Hey guys, I wrote this answer on standing by the woods and was wondering if anyone could grade it and give me some feedback on if I met all the AO's and how I can improve? Id really appreciate it!!
“How does Frost tell the story in Standing by the woods on a snowy evening?”
“Standing by the woods on a snowy evening” is a “dark” story about suicide and the thoughts of it. Frost chooses to convey this through extended metaphors, tone and poetic structure. However, at certain stages of the poem we get undertones of life but Frost instantly contrasts this with death and always makes death the main theme and message of the story.
Frost instantly creates the tone of the story through the title, even giving subtle hints at the speakers feelings. When reading the title, a reader would naturally feel a calming tone through the use of assonance sounds such as “a” and “o”. The reader may even feel it’s the sort of title that would be used to name a beautiful piece of art work. However, Frost juxtaposes this tranquil tone by creating a gerund through “ing” sounds which convey a sense of motion and that the reader is just about to begin a journey. This contrast of sounds tells the reader that this story is not going to be a straightforward one, as we get an idea of instability. The “ing” sounds are quite harsh and abrupt suggesting although he may be “standing by the woods” which doesn’t seem like an overly alarming occurrence, the speaker is far from feeling calm, and he is not by the woods just to “watch the snow fall” but here for a painful reason. The fact that there is a mixture of soft and harsh sounds foreshadows that through the story told in the poem there will be times where the speaker feels at ease, maybe thinking of past memories, but ultimately this calmness will not last. This is reinforced by the gerund being placed at the beginning and end of this title; this almost tells the reader that unlike normal stories a sense of resolution will not be reached.
Furthermore, the poem is told in first person indicated by the use of pronouns such as “I” and “my.” In nearly every stanza there is use of pronouns, this gives the idea that the speaker feels completely lone and whatever he decides now is down to him. In addition to this, despite other people being mentioned such as the “little horse” and “He” referring to God we notice that the speaker doesn’t say the name of his “little horse” and even restrains from saying “God” reinforcing the idea that he feels that no one is around him now and there is no one he can turn to. The repetition of these pronouns could also create a climax for the reader, as it could suggest that he is trying to almost savour the moments of himself and being him, knowing that soon a decision to possibly end his life is approaching. Furthermore, the fact that Frost decided to tell a story which touches upon morbid issues such as death in first person, instead telling it in third person suggests that suicide and the thought process of people who consider suicide is not something someone else can just describe, it both complex and personal. This personal touch makes the reader sympathise to the speaker even more, and even Frost as a writer, knowing he has also been through many loses and this can be a reference to that.
The setting of the “snowy woods” is use as an extended metaphor of death. Right from the beginning of the story we realise from the preposition “by” that the speaker is not actually in the woods, and we see he is between woods (death) and the “village.” The “village” represents life as when we think of a “village” we think of people, cottages and a sense of belonging. This setting could be representative of the speaker’s mind set, inducing the idea that he is in a dilemma; he’s having warm and happy thoughts but then he is getting the dark thoughts of death. However, Frost using the “snowy woods” as the main setting of the story suggests that the main theme of this story is centred around death, and that conveys the idea that death is the main thing on the speakers mind and feels that life doesn’t make sense to him anymore and that it’s his time. Furthermore, despite the woods clearly being a representation of death, Frost still describes the woods as “lovely, dark and deep.” We see Frost place the adjective “lovely” which gives a positive view of the woods, with more morbid adjectives. This evokes the idea that the speaker sees darkness being “lovely” almost like he’s had enough of light and life and feels that death is the answer to all his problems. This could be representative of Frost’s life, as he went through so much loses in his life like losing his mother and father at a young age. Therefore, for Frost when thinking of death it’s almost “lovely” as its associated with loved ones but “deep” because it has had a “deep” and significant impact on his life.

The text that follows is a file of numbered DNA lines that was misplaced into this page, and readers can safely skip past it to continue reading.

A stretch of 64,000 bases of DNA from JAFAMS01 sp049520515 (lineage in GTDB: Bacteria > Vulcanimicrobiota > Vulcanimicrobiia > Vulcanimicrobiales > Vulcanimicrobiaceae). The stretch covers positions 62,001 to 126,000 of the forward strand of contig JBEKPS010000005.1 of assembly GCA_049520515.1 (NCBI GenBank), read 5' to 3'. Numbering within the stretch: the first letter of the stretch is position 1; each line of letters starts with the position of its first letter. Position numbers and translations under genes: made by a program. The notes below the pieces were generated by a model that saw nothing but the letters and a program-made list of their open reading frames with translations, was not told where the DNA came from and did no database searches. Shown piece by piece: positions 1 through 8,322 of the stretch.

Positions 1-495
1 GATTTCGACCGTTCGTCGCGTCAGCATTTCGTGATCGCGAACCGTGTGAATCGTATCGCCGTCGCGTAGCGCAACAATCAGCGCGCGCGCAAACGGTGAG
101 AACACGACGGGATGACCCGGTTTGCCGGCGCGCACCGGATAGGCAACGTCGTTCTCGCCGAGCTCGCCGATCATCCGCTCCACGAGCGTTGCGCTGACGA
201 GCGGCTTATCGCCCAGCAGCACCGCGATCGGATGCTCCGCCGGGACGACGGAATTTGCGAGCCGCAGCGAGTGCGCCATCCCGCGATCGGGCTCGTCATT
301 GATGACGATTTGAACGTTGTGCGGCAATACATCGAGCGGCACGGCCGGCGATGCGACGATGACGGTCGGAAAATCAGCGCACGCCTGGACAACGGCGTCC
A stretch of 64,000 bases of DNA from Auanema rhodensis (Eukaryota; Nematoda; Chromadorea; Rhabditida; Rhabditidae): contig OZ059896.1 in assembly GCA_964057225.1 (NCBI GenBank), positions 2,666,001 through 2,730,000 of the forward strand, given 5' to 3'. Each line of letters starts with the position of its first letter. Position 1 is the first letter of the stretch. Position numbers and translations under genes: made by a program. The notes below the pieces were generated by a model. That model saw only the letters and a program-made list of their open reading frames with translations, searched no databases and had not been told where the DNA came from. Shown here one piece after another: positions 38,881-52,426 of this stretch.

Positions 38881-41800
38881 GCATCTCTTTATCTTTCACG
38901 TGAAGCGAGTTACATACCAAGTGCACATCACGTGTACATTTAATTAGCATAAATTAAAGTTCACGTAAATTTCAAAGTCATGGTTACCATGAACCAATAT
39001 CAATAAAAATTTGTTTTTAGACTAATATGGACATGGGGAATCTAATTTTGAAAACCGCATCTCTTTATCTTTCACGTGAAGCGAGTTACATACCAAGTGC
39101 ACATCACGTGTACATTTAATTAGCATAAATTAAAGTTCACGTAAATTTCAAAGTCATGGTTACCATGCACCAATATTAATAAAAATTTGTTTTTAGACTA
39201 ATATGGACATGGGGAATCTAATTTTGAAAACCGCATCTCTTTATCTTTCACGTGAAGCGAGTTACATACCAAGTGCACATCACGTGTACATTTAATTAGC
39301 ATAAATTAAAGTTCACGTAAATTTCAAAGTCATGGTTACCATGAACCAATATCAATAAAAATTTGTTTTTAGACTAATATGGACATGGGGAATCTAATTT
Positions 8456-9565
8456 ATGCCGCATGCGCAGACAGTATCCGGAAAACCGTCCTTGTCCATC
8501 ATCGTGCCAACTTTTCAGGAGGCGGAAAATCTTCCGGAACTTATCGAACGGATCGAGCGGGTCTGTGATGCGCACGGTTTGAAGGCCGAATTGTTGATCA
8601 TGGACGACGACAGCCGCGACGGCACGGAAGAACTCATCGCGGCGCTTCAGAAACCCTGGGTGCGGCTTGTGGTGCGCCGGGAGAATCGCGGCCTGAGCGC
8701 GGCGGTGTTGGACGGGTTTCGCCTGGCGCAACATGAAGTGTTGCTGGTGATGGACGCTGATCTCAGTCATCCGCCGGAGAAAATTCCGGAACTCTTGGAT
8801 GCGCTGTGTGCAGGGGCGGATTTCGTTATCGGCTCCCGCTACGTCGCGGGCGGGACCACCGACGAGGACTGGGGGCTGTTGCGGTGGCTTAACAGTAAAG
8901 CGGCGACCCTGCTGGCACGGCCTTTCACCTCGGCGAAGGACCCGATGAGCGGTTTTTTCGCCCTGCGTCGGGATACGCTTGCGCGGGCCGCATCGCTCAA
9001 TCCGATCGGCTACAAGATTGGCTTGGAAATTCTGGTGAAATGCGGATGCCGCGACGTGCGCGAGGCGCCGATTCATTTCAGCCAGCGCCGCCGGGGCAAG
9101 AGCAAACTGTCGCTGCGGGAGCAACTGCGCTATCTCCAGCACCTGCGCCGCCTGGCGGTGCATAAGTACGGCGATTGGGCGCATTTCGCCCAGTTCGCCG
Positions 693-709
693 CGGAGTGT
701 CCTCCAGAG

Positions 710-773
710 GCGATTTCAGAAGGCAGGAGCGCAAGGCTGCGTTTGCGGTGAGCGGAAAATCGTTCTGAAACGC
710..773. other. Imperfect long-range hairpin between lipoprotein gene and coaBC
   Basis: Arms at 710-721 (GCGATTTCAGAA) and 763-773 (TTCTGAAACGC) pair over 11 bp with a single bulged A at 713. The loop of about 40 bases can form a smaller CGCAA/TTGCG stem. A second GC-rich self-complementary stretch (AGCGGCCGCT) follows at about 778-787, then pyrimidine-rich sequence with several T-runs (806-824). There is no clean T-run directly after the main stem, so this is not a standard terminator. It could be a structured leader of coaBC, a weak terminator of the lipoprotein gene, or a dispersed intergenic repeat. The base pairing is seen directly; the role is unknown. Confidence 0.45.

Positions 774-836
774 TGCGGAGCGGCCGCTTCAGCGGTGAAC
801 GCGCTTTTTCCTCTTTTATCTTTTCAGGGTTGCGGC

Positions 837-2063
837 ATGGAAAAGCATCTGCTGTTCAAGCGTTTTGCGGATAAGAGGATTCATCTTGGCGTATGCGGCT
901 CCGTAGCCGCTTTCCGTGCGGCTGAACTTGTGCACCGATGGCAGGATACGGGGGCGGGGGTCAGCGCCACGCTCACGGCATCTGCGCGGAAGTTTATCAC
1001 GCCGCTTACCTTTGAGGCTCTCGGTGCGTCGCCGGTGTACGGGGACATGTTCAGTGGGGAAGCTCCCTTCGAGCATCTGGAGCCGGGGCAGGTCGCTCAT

Frost chose to construct the poem in a very simple structure. This is seen through the Rubiyat Stanza consisting of four lines within each of the four stanzas. As well as this only 20 words in this poem has more than one syllable, with a consistent AABA rhyme scheme. So we see this poem as a very simplistic one. Many readers may find this quite ambiguous considering the themes and meaning of this poem being about death, however, it could suggest that the reader feels that the only simple way to end all problems is death. In addition to this, the fact that the poem is so simple makes it accessible to all walks of life, this could suggest that death is something everyone no matter who you are will be something we will all face and experience the effects of.
So overall, Frost tells the story mainly in an ominous, morbid way using tone, language and poetic structure. Although we do see some elements of life through the use of metaphors, these are still used to contrast death and make the reader realise life is only temporary.